Engineering a Better Television Experience

I shouldn’t admit it, but I’m old enough to remember picking television shows very differently than we do today. Sonny, back when I was a kid, there were fewer choices in programming, it was impossible to time-shift, and if you missed something, you were out of luck. Out of necessity, shows were written on the assumption that even avid fans wouldn’t catch every episode.

Compare that to our landscape today: Cable operators are giving us the ability to watch just about anything we pay for, almost any time we like. Services like Netflix and Amazon Prime offer even more options while sites like YouTube and Spotify are getting into the game in niche, shorter-form and amateur video. SlingTV from DISH Networks is offering a super-compelling all-streaming package directly targeted at cord-cutters.

Content creators have responded by assuming that people are binge watching, and creating super-dense, nuanced storylines that reward deep attention, like “House of Cards” and “Game of Thrones.”

So how can an over-the-top (OTT) video service stand out? One answer to this is “get exclusive content,” but that becomes a licensing conversation, and as an engineer, I’d rather focus on some possible engineering-related differentiators. Here are four possibilities:

  • First, always provide great video quality for the target display. People want to watch on everything from a 60-inch 4K display to a 4-inch iPhone 5se and have a seamless, stutter-free experience. Therefore, a streaming service needs to serve up the best video based on many variables, including screen resolution, available bandwidth and so forth.
  • I’d also like to emphasize the need to make it easy to watch TV. You’d think this would be obvious, but with these dialogue-dense, complex dramas, people want to hear every line. Give us a quick way to rewind 10 seconds, please — and even better, if we hit that button, how about turning on closed captions for those 10 seconds?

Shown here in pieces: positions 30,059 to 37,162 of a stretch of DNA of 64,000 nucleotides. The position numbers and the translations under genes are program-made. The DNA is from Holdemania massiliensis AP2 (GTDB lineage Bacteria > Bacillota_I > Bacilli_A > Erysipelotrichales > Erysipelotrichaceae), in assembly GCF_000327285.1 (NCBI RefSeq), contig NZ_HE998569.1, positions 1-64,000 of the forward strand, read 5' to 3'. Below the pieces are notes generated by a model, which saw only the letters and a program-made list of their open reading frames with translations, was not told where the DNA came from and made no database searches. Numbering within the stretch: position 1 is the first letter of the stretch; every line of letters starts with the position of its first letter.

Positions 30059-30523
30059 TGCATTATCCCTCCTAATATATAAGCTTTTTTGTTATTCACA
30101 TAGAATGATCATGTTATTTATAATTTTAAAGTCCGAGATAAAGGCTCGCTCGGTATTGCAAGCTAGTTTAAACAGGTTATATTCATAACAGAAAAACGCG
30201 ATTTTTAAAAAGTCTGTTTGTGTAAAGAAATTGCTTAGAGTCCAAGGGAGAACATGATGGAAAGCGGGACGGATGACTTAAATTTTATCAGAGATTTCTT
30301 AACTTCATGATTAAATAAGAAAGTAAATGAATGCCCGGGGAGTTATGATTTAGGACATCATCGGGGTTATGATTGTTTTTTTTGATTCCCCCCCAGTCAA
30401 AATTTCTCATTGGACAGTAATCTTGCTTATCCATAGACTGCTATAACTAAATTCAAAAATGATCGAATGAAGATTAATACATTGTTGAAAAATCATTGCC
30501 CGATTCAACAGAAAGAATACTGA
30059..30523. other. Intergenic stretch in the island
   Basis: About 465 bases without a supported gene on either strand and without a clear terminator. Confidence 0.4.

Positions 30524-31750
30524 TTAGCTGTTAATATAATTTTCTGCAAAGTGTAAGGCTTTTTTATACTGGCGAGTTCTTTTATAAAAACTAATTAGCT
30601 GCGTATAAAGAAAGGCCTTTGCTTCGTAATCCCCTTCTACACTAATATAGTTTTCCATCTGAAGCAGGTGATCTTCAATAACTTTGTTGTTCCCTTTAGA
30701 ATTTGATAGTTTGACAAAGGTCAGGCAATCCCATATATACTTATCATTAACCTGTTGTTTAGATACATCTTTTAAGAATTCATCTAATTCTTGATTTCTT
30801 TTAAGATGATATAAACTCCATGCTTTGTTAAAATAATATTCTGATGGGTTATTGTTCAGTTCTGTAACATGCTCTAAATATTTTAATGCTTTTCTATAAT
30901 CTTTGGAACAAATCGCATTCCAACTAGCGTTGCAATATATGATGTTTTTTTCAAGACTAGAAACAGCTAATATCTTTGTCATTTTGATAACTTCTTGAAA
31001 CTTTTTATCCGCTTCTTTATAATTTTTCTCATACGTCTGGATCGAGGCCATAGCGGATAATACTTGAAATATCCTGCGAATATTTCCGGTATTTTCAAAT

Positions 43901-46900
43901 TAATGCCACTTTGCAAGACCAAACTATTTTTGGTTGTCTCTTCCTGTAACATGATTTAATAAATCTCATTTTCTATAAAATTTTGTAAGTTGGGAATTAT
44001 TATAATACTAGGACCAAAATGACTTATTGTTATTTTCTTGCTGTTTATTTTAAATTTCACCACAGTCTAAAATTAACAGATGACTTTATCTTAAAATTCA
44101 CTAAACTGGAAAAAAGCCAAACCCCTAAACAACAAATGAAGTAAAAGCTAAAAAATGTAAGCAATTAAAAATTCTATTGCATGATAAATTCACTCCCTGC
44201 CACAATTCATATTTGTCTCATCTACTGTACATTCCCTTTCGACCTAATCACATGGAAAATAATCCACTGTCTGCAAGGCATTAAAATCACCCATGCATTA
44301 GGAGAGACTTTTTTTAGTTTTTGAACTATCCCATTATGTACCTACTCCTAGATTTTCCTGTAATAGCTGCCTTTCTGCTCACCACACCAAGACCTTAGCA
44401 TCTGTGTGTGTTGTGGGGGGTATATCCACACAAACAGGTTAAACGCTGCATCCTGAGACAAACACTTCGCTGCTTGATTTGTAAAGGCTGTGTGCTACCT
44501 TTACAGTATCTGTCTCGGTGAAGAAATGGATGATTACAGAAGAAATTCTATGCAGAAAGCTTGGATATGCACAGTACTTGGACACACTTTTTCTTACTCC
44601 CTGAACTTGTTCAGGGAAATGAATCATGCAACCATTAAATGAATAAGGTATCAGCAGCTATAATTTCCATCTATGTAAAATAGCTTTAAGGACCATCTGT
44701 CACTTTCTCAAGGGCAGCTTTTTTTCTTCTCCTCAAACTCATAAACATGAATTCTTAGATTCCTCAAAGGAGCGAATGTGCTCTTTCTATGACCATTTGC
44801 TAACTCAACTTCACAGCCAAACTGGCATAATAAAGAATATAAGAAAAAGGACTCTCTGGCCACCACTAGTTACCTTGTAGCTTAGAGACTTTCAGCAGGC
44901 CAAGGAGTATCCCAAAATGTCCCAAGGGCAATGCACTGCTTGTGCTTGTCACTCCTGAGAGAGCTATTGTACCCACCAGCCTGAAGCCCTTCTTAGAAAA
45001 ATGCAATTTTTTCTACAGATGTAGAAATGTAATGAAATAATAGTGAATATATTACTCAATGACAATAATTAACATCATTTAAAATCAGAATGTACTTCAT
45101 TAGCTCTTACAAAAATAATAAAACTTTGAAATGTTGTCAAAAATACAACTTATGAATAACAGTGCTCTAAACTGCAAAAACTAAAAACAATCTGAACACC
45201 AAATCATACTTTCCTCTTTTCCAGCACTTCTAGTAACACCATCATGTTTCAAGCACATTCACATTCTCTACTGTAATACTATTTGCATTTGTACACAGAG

• People also want to be able to watch anywhere. Today’s viewers expect to start viewing on one screen and be able to finish on another device. And they want to enjoy the content they’ve paid for whether home or away — for instance on the HD display in a hotel room. The industry is making strides in this area, but there’s still a ways to go.
  • It’s now possible to use detailed metrics to know viewers better than ever. In the past, research could inform content creators that a certain demographic might be likely to enjoy a certain show, but today’s specific data crushes that traditional model. Video services now know exactly what you watched and how long you watched it.

On that last point, imagine the data Netflix can glean by examining the viewership patterns of “Making a Murderer.” The true crime documentary consisted of 10 one-hour episodes, and Netflix is probably evaluating all sorts of data, including things like:

  • Is 10 episodes is the right length — could it have been longer or should it have been shorter to maximize engagement?
  • Was there is a consistent drop of interest in a given place? If, for example, a large percentage of viewers dropped off in episode seven, is that an indicator of length, or was there a plot point there that caused viewers to turn away?
  • Did people watch this on a Roku at home or on a smartphone during their commute? How does that compare to other content?
  • How does “Making a Murderer” fit in with other viewing behaviors? Did many “Making a Murderer” viewers watch other crime-related shows, fiction or non-fiction, or did they turn to more true-life documentaries, whether crime-related or not?

As new players like Spotify enter the video market, it’s likely they’ll at least begin their focus on what they know best. In Spotify’s case, they probably know more about their subscribers’ music tastes than anyone, so who better to serve up a video or rockumentary that’s likely to be watched?

The most successful companies will be the ones that can engineer the most compelling viewing experience — both technically and creatively — to the largest and most diverse audience, and the tools are getting better every day.

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